Choose the items on the list and their specific use case

This is a very important step in the process, one that may help separate your article from the crowd the most.

Besides finding out the best products for the main use case, you should go a step further and add another use case, or a cross-use-case (I’m coining the term), that the specific product is the best for.

For example, since we are writing about the best minimalist wallets for lots of cards, some ideas for cross-use-cases might be:

  • best aluminum minimalist wallet for lots of cards
  • best women’s minimalist wallet for lots of cards
  • best minimalist wallet for lots of cards under $50
  • most durable minimalist wallet for lots of cards

There are many ways you can slice this, and I believe that’s a great thing, since it will speak directly to a person with a very specific need and use case, or at least remind them to think in that direction. I believe this is one edge you will often have over your competitors, as very few of them will perform this action.

Additional research and ideation

The items from the list will represent the bulk of your article, but I’ve found that my list articles rank a lot better when I can include some additional content that’s related to the items in the list.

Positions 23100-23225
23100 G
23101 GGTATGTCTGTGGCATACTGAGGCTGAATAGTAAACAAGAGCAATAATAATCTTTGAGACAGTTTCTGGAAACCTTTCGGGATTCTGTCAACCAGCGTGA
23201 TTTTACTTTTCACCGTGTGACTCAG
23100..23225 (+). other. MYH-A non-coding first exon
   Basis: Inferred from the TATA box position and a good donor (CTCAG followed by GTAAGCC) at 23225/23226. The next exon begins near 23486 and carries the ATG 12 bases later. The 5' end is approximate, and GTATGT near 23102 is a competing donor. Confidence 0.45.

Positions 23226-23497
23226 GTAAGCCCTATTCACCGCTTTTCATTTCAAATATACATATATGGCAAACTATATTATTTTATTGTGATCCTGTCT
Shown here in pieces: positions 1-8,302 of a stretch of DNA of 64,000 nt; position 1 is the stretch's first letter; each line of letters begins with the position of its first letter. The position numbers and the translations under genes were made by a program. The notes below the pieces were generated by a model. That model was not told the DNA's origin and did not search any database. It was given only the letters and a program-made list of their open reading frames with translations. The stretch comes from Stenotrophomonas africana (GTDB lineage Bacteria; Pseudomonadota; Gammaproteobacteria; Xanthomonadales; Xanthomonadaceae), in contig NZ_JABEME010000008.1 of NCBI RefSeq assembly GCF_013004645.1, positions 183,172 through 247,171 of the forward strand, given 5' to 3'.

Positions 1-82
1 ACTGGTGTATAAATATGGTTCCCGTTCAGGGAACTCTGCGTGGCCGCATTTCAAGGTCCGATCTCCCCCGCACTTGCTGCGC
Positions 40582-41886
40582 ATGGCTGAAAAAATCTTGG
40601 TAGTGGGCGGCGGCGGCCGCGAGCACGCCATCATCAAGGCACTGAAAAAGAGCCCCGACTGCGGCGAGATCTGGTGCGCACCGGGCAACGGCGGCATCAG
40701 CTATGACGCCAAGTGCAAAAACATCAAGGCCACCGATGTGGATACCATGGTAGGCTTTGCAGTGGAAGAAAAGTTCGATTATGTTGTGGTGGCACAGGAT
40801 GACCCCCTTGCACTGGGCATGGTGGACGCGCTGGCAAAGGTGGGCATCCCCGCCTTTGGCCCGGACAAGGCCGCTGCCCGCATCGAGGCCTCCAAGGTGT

Now, deciding whether to add more content to the list or not can be tricky, as often times, the additional content may belong to a separate article.

However, some types of content naturally belong in the list article. Usually, there will be several additional headers, each with several paragraphs, that can help the reader make a better decision.

After you’ve Googled your keyword, looking at the related Google searches, the “People also ask” section, and what the Google autosuggest feature provides, are all great ways to find some inspiration for the additional content. I recommend using an incognito window, where the language is set to English, and the region is set to the United States, so that I get results that mimic what my audience will most likely see the most (most of my readers are typically English-speaking people from the US).